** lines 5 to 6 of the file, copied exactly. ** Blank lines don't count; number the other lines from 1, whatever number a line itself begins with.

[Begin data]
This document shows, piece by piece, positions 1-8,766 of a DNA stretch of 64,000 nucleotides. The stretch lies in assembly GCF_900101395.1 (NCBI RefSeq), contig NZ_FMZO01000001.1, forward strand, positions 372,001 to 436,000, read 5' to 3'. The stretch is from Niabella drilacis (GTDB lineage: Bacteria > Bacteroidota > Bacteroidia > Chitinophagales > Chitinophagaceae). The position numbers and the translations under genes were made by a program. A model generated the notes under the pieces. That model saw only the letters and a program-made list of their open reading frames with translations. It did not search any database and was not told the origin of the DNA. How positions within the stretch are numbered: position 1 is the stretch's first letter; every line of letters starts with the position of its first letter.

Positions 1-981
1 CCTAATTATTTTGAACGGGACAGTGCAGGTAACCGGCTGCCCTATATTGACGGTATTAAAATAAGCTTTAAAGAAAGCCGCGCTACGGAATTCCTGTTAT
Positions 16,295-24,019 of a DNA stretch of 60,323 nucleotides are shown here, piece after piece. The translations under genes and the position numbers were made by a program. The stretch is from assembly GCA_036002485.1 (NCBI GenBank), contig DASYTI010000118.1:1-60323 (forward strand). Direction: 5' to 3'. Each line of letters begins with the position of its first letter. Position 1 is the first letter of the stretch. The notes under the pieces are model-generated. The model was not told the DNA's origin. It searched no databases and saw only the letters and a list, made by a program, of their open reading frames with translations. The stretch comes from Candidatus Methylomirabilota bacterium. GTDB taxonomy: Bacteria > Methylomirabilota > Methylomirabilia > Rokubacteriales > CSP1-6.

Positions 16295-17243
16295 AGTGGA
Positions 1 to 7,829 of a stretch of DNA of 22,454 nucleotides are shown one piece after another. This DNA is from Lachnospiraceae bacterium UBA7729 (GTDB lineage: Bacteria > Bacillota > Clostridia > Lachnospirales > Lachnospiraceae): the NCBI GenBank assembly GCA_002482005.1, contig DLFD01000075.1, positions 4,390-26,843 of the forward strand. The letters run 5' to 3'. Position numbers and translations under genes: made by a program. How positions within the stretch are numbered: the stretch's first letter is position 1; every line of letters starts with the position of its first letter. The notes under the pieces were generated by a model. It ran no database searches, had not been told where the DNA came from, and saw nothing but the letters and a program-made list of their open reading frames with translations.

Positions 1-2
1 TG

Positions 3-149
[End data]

Positions 16295-17243
16295 AGTGGA